The beginner’s guide to basic SEO and content writing on WordPress
WordPress is a wonderful tool, but it can’t do everything.
For web designers, WordPress really is a godsend. It gives you the power to leave a great deal of development work right where it belongs, in the hands of the developers.
By choosing the right theme, a good combination of plugins, and maybe even a page builder, web designers can often avoid the development side of things entirely, instead focusing on what they do best: designing.
The same is not exactly true for content.
And when it comes to SEO (search engine optimization), it gets even worse. While a list of basic content writing tips might not take you very far (just like designing, content writing is much more art than science), there are a few basic SEO practices that can help you get your website and your content on the right SEO track.
Like many things, SEO is a game of diminishing returns. The work required to get your SEO game from 90% awesome to 100% awesome can be excessive, to say the least.
However, the work required to get from 0% to 50% is much lower, relatively speaking. By following a few simple practices, you can get the majority of your content (or your client’s content) into decent shape, giving the SEO expert who eventually works on the site the groundwork needed to take things to a higher level.
Fair warning – SEO changes rapidly
SEO has changed so much, even in the last five years, that an SEO expert from the late 90s would find themselves quickly befuddled in today’s modern SEO landscape.
These tips are fairly generic, and they’ll take you a fair way, but don’t take them for granted – assume that, every year, something I’ve written here has changed slightly (or drastically), and that you need to do continual research to make sure you’re on top of the SEO curve.
One last thing: Search engines today are increasingly more sophisticated and increasingly more human-oriented. This means two things:
- Any attempts to game the system are probably going to fail, and fail quickly.
- When in doubt, your best bet is to make your content read naturally (like a human wrote it for a human to read it).
It’s better to just create content that does a few basic things:
- Reads well
- Makes sense
- Is broken up into chunks
- Contains plenty of headings, subheadings, and lists
- Is generally just useful and informative
It’s infinitely better to do all that than to worry about the precise placement of a keyword. SEO particulars like that help, but the human-focus of today’s search engines simply matters more (and will continue to matter more as time passes).
Now, let’s dive into some content writing SEO tips.
Make sure you have the right architecture in place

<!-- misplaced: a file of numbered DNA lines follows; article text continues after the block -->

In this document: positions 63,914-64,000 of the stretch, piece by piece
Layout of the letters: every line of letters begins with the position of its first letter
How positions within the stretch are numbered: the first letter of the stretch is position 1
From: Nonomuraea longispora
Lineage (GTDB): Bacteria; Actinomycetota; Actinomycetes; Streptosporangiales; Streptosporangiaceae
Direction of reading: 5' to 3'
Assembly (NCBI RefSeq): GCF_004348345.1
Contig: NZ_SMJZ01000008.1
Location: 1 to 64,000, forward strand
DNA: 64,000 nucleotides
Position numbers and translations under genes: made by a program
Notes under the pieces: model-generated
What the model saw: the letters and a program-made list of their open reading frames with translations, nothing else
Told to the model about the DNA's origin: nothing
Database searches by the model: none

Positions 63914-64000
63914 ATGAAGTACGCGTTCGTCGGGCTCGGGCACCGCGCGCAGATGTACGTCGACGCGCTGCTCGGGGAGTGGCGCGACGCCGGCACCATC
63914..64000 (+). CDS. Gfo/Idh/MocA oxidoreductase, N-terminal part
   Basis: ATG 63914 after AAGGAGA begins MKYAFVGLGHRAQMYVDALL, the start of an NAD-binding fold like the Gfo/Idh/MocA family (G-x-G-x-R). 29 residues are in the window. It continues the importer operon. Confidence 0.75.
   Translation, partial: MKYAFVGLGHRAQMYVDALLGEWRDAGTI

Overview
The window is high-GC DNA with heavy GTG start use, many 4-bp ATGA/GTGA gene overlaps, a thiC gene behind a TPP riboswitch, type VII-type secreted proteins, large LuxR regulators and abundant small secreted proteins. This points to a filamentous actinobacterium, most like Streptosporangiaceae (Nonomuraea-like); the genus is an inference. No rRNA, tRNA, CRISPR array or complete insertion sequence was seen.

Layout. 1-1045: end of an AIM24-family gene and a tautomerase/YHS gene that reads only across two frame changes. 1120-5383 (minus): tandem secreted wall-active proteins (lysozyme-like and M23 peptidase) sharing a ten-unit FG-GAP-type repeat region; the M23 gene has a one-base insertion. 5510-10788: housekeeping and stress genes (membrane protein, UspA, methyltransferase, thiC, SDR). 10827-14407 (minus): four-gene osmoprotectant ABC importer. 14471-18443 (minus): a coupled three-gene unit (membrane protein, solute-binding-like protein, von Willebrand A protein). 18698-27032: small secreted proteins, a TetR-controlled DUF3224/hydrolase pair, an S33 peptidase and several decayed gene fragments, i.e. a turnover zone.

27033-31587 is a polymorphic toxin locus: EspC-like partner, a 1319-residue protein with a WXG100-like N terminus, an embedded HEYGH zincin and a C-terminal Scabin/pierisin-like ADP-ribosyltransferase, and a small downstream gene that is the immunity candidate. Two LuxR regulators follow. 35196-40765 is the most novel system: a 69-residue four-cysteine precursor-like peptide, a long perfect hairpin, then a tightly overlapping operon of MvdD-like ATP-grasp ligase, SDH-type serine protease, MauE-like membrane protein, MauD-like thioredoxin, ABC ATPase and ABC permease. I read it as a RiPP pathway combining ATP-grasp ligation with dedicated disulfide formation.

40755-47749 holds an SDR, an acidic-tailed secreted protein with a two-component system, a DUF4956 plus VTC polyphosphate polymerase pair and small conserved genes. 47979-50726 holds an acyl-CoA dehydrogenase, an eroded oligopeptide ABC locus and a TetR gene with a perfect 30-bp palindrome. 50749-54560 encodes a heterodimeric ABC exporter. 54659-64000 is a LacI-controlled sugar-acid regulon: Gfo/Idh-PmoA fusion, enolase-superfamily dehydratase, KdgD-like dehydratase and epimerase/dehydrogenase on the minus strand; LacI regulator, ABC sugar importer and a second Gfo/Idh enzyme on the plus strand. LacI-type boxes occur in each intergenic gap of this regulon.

Ok, so this goes a little beyond content-writing SEO, but it’s important enough to mention. For your keyword optimization to matter, you have to make sure your website (and the supporting structures outside of your website) is set up properly.
I’m going to describe a few things and point you in the right direction, but it’s up to you to apply these appropriately.
Here are a few very basic pieces of architecture that you need in place to make sure your efforts on your content actually mean something:
- Apply schema to the correct areas of your website.
- Add an awesome SEO plugin (like Yoast) to your website.
- Claim your business listing in Google, Bing, and yes, even Yahoo (and anywhere else you can, really, that’s relevant to your audience).
- Claim all social media profiles relevant to your audience, fill out “About” sections as accurately and comprehensively as possible, and add social sharing buttons and social media profile buttons to your website.
This is not by any means comprehensive and there are many, many articles that dive into incredible detail on just one of the things I’ve listed above, but it will get you started.
Something important I hope you noted just now: I mentioned your audience several times. You need to make sure, throughout all of this, that you’re creating content that is specifically created for the audience you want to target.
If you haven’t thought much about your audience, creating a customer persona can help you align your thoughts and start to consider what your customer wants and needs (and not just what you feel like writing).
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Once you have some of the architecture in place, it’s time to think about keywords.
Do some basic keyword research before you start writing
Once upon a time, Google provided a phenomenal Keyword Planner Tool for anyone to use that had useful, specific data. Though you can still access the tool, it now only provides accurate data if you regularly spend money on AdWords.
Supposedly, there is a workaround, but I personally have not tried it (I got so annoyed with Google that I just went out and got a paid solution).
That being said, there are plenty of paid and free tools out there, so find one that you feel comfortable with and do some basic keyword research before you start creating your content.
Personally, KWFinder is one of my favorite keyword tools out there, but believe me when I say that this can become a black hole for your time quickly.
This article can lead you comprehensively through one keyword-research process, if you’re interested in digging into this a little deeper, but I just have to say this about keyword research: a little bit can go a long way.
By not just making things up off the top of your head, you’re already leaps and bounds ahead of the competition in many cases.
Once you’ve identified a keyword or keyword phrase and some long-tail variants, you’re ready to actually start writing some content.
Include your keyword phrase in the right places (but not too often)